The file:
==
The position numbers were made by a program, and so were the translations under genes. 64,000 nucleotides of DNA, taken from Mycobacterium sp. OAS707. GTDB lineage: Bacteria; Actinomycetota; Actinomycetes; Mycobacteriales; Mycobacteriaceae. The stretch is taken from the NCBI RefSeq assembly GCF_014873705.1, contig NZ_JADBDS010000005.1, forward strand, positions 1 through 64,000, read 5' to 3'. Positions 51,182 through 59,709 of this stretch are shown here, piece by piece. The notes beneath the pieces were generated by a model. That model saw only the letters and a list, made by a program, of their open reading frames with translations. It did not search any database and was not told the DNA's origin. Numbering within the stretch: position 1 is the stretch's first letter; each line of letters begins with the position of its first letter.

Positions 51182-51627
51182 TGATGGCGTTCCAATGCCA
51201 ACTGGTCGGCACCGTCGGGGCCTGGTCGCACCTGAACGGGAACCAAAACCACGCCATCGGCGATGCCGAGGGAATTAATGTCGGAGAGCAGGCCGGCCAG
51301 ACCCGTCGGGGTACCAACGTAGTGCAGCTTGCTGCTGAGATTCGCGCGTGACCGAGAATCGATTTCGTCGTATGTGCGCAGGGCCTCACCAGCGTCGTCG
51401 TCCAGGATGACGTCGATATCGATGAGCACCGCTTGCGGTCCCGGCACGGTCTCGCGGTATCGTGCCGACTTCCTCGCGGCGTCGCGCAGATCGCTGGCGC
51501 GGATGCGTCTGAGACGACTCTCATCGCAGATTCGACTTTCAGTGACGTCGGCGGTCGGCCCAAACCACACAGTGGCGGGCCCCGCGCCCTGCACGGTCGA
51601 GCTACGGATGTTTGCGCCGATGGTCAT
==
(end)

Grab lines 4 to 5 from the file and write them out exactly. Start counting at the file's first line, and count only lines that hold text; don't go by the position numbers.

51201 ACTGGTCGGCACCGTCGGGGCCTGGTCGCACCTGAACGGGAACCAAAACCACGCCATCGGCGATGCCGAGGGAATTAATGTCGGAGAGCAGGCCGGCCAG
51301 ACCCGTCGGGGTACCAACGTAGTGCAGCTTGCTGCTGAGATTCGCGCGTGACCGAGAATCGATTTCGTCGTATGTGCGCAGGGCCTCACCAGCGTCGTCG